Some of football’s finest moments were, when stripped of context, terrible ideas.
Steven Gerrard, for example, should not have had the energy to shoot from distance against West Ham in the 2006 FA Cup final, let alone chosen to attempt such a thing.
Then there’s Ricardo Quaresma, who should have shot with his left foot after cutting inside during Portugal’s victory over Belgium the following year, or at the very least opted to lay the ball off with his right
And when the ball dropped for Tomáš Rosický on the corner of the Tottenham penalty area, less than two minutes into a North London Derby at White Hart Lane in 2014, the smart money would have been on taking a touch.
However, in each of these situations, the player involved was gripped by something which overrides all logic: unshakeable self-belief.
Priorities change, and what one should do is not the same as what he should do in these circumstances.
This is how Gerrard stunned Shaka Hislop, how Quaresma introduced international football to the trivela, and how Rosický pulled off something like this as if it was the easiest thing in the world.
The thing about Rosický is he had no real right to be so certain of himself.
He had scored just five goals in the calendar year leading up to the game, and repeated injury struggles might have left others wracked with self-doubt. At the very least it might have had them easing into the game, but that was never the Czech midfielder’s style.
He lived up to his nickname of ‘Little Mozart’ by setting the tempo and forcing others to play to his rhythm, and this was just as true in a minor cup game as in a fiercely contested derby against Arsenal’s biggest rivals.
There was a single-mindedness almost before the ball arrived in Rosický’s path; a movement borne of the knowledge of how the ball would sit up and how it would move thereafter.
His strides are elongated in a manner that almost invites the ball to join his boot, rather than the other way around, and yet the power on the strike is of the type you’d usually associate with a player approaching the chance at full-throttle.
If it felt like he could see into the future, though, that may be because he relied on the past repeating itself. This was a game against Tottenham, and that’s where he would always shine.
While the 2014 goal cemented the distance between the North London clubs, the goal from Rosický two years prior was enough to stave off any threat of a gap opening in the other direction.
Here, again, it involves movement which looks fine if unremarkable at first glance, but then you take a closer look and realise the level of precision needed.
Rather than simply exchange passes with Bacary Sagna and tap home, Rosický has to find a gap between Ledley King and Brad Friedel which only exists at the split second he arrives.
There’s no cosmetic break in his stride, the move from jog to strain a near-imperceptible one – even the slight jump as he runs through after poking home is designed so intricately you barely notice it.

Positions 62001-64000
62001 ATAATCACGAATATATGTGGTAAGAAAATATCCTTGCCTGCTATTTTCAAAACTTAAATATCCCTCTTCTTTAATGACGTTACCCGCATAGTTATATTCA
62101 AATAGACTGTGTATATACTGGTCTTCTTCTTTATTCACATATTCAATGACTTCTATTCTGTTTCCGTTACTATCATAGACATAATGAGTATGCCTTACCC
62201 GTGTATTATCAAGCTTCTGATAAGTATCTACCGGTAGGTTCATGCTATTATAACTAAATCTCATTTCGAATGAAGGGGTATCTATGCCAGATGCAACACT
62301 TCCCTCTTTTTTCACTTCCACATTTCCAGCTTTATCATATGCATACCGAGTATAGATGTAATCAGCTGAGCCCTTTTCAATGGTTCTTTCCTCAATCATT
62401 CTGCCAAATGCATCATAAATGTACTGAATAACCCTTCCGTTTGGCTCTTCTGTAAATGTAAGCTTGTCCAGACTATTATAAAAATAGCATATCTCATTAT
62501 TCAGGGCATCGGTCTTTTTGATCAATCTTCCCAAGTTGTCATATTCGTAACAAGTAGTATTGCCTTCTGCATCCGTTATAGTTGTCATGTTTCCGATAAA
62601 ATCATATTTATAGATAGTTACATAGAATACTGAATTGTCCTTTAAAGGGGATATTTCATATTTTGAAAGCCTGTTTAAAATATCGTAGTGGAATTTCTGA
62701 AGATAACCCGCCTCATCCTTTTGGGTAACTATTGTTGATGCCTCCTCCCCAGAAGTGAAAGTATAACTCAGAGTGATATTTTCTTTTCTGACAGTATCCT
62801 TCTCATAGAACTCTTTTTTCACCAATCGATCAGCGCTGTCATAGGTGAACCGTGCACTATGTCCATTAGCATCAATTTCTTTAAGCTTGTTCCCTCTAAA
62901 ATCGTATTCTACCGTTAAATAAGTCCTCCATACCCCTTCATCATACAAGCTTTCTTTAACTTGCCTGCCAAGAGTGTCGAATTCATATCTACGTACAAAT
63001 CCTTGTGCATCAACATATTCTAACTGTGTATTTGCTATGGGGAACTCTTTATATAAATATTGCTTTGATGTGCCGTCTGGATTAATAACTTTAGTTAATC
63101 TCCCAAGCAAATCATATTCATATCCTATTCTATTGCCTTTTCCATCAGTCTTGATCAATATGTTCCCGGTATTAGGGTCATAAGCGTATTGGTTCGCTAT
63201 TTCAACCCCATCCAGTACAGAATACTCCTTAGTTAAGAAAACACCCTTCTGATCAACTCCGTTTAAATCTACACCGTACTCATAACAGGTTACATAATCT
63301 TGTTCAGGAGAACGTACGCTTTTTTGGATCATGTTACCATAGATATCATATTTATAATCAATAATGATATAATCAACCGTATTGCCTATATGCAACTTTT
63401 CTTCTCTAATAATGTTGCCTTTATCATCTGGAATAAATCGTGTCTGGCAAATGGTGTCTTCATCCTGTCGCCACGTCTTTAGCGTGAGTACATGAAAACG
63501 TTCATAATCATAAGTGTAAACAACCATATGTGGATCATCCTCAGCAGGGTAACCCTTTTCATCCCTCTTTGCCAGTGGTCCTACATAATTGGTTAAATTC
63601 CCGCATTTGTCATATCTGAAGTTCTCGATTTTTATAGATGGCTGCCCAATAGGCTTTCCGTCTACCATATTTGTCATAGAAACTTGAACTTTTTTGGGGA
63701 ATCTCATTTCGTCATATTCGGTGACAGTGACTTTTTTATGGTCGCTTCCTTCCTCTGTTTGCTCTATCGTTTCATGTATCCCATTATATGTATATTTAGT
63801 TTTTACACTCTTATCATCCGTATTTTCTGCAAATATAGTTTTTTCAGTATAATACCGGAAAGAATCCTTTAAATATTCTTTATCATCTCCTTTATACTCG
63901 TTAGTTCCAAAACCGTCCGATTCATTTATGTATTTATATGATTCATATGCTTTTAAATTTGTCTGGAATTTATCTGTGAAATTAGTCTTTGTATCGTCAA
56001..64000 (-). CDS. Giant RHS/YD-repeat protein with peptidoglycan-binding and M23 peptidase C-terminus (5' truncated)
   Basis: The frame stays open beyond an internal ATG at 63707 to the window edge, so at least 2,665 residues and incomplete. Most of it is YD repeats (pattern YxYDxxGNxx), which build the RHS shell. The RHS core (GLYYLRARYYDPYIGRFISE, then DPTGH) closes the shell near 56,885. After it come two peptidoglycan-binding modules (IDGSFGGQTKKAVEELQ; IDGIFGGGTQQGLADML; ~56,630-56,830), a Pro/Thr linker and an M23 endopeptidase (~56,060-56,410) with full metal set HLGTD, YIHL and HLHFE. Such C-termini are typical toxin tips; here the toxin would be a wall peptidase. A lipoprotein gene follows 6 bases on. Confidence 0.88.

Your best-laid plans look even better when the outline is invisible, and an on-song Rosický played like he was carrying off a heist by dyeing the blueprints onto his eyelashes and squinting.
Even in this scenario, Arsenal did not make off with the entire loot immediately – the goal helped pave the way for a 5-2 win in a game which Spurs led by two clear goals, but the job was only completed on the final day of the campaign when the Gunners denied Spurs third place and – following Chelsea’s Champions League triumph – a place at Europe’s top table.
By the time it was all taken care of, the evidence had long been buried and any suspicion of trickery a distant memory.
It remains bittersweet, however, that Rosický’s later career was characterised by his tendency to pop up in the biggest of domestic occasions, be it in the North London Derby or in the midfielder’s provision of a helping hand in another comeback victory just up the road in the 2014 FA Cup final.
When he moved to England it was hoped that he would provide a whole lot more, due in no small part to a goal he scored after signing for Arsenal but before stepping onto the brand new Emirates Stadium pitch for the first time.
The 2006 World Cup looked like being the tournament where Czech legend Pavel Nedvěd would pass the torch to the next generation. But instead of waiting for it to be passed down to him, Rosický swept his open palm through the flames before balancing it on his head for 90 minutes.
His goal against the United States in the opening game was another which owed itself to knowing both what he had to do and how long he had to do it.
It might look as though the swerve of the ball takes it beyond Kasey Keller’s grasp, but the real achievement comes from how little it swerves; how the very moment it begins to move in the air is the moment the keeper has already conceded defeat.
In a World Cup of great goals, this was undoubtedly one of the finest on show.
Tomáš Rosický’s career might have produced a good number of highlights, many of them at huge moments for club or country, but there’s always been a sense there could have been more.
He averaged fewer than 25 games per season during his decade at Arsenal, featuring in more than half of the club’s Premier League games in just five of his 10 campaigns, and we can only wonder what he would have been capable of without the repeated setbacks.
By Tom Victor